Form is a UK based retailer of carbon negative, sustainable yoga mats. They seek to make “sustainable thinking the standard, not the exception,” with the aim of “taking more carbon out of the atmosphere than we put into it.” The company is known for their beautiful carbon-negative yoga mats that are made out of completely recycled materials. They boast their mats being made out of the best quality materials, giving the mat user an efficient and comfortable experience that is slip-free as a result of the high-performance, grippable materials, as well as it being alignment improving. And again, the style is not compromised by the attention to sustainability.


Their newest line, The Pro Collection, is nature themed, with images of the cosmos, galaxies, snow, and water, and they are just as a dreamy as you’d imagine; the purples, blues, and greens will certainly propel you into a state of serenity as you’re stretching and downward-facing-dog-ing. Form has recently introduced a circular-shaped mat, which they claim “shows positive effects on the human mind, with circles shown to help increase focus and evoke feelings of completeness – ideal for those practicing yoga and meditation.” The price of this sustainable fashion ranges from £59 to £84.

Our Star Buy: Spring – Pro Round Mat (£79)

This gorgeous yoga mat with its detailed image of greens will catapult you into a state of serenity. Why chose this particular design? According to Form, “Spring invites you to take on a new perspective by zooming into details that we may often miss in our everyday lives. By taking a moment to acknowledge our surroundings we can become more mindful, improving the quality of our lives.” Form is proudly presenting their new–and quite unique– round mats, that they claim helps you create your own space and improve your focus. The mat is recyclable, carbon negative and made from durable recycled material, and simultaneously helps with gripping and alignment, and is portable and machine washable.

Form Recycled Yoga Mat


3. H&M: Conscious

The well-known high street Swedish fashion retailer, H&M, released their very first line of sustainable fashion in 2016, called Conscious, and it includes a wide range of sportswear to choose from. According to H&M, the collection is made from organic and recycled materials, and the exclusive seeks to “prove that there’s no contradiction in loving beautiful clothing and living a sustainable life.” Their goal is to offer 100% sustainable clothing, and  to create a “closed loop for textiles in which unwanted clothes can be reused or recycled into new treasures, with the ultimate goal that by 2030 all of its products will be made of more sustainable or recycled materials.”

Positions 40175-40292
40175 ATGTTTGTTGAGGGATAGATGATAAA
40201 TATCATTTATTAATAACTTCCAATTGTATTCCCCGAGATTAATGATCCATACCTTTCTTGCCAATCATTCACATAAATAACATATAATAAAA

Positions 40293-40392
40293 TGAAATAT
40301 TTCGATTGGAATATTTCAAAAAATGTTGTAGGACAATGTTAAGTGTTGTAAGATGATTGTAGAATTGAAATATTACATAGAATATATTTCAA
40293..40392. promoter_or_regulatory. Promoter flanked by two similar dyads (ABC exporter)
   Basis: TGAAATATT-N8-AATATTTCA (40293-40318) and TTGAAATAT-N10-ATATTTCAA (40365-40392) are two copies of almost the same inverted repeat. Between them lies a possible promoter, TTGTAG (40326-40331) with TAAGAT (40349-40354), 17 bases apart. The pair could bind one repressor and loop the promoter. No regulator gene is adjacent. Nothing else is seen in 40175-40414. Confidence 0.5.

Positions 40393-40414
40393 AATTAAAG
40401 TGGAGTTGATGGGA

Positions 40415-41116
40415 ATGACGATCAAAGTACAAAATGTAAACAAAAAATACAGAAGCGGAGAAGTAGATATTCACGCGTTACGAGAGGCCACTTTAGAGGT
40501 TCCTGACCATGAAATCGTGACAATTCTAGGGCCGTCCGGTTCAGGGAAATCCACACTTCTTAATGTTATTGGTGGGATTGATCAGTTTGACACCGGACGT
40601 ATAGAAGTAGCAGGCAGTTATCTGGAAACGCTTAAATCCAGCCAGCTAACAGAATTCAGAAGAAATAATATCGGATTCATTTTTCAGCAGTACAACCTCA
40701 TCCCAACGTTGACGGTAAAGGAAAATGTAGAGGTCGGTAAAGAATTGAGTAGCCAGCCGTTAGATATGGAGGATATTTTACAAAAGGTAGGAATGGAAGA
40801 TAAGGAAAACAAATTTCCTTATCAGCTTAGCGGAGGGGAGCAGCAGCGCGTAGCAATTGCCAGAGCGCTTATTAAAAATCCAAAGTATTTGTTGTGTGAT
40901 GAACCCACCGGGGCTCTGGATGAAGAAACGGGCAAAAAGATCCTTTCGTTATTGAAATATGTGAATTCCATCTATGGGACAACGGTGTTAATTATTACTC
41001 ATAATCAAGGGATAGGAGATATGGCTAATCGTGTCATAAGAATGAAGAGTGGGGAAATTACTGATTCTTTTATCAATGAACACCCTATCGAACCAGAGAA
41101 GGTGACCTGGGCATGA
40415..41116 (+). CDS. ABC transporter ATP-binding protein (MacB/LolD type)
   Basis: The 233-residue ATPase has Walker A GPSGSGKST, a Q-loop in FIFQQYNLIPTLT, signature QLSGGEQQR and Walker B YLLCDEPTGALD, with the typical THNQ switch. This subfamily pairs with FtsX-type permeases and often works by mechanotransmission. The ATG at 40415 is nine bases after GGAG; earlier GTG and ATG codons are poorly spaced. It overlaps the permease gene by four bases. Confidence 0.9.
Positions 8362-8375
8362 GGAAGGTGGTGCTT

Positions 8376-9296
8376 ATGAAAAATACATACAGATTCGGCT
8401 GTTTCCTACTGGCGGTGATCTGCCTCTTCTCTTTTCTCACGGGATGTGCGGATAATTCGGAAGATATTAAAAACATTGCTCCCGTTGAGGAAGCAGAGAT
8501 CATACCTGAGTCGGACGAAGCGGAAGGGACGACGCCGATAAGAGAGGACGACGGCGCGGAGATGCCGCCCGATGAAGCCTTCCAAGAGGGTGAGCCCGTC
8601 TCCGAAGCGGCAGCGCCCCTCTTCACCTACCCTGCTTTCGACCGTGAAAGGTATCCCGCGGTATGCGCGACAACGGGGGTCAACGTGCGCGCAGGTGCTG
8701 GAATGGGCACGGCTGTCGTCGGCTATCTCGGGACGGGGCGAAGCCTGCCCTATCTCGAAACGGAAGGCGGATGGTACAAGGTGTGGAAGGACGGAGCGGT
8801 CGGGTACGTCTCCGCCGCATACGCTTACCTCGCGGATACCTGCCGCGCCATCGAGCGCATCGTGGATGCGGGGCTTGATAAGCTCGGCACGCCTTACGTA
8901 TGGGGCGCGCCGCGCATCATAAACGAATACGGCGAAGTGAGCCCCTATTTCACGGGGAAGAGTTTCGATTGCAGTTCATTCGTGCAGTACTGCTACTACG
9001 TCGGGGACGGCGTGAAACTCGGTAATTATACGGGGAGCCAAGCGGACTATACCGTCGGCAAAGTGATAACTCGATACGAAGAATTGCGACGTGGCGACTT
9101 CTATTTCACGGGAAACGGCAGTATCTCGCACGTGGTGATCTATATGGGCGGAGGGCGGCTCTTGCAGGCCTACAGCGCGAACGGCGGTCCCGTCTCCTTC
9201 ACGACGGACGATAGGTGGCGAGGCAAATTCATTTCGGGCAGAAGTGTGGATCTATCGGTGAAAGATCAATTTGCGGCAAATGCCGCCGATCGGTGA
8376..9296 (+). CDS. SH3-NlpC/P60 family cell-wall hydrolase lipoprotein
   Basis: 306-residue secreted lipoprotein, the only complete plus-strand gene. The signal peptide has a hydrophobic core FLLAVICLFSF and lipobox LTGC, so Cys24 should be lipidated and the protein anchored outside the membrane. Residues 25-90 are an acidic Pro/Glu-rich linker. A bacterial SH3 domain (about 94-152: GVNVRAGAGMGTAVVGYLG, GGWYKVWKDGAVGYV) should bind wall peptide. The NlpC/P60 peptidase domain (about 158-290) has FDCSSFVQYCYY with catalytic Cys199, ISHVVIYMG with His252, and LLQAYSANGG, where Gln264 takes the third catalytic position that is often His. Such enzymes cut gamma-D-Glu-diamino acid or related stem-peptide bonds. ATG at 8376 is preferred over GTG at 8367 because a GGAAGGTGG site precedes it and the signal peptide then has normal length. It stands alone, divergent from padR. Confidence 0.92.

Some of the sportswear includes Yoga Tights (£19.99), Shaping Waist Tights (£24.99), a Running Hat (£8.99), and more. And, just as H&M always is, this line is sleek and simple, offering buyers products that they know will be comfortable and reliable, while simultaneously allowing them to sleep well knowing they are doing their part by giving their money to the circular economy fashion market.

Our Star Buy: The Running Top (£17.99)

The Running Top is simple and sleek with its basic long sleeve cut and rounded hem, and is offered in the colours Petrol and Black/Light Pink. H&M claims that the fabric is fast-drying (which makes washing and wearing it a breeze) and includes recycled polyester and ventilating mesh sections.

H&M Conscious 

4. Protest:

Protest is a luxury sportswear brand based in the Netherlands that offers anything sportswear you can think of– fleeces, bikinis, bags, hats, and even thermo underwear, all of which are available for women, men, and kids. Their mission is to end stigmas surrounding snowboarding and to make activewear available for all people – especially those living in Holland, which they deem to be home to “exactly five hills and fourteen waves.” AKA, one of the flattest place in the world.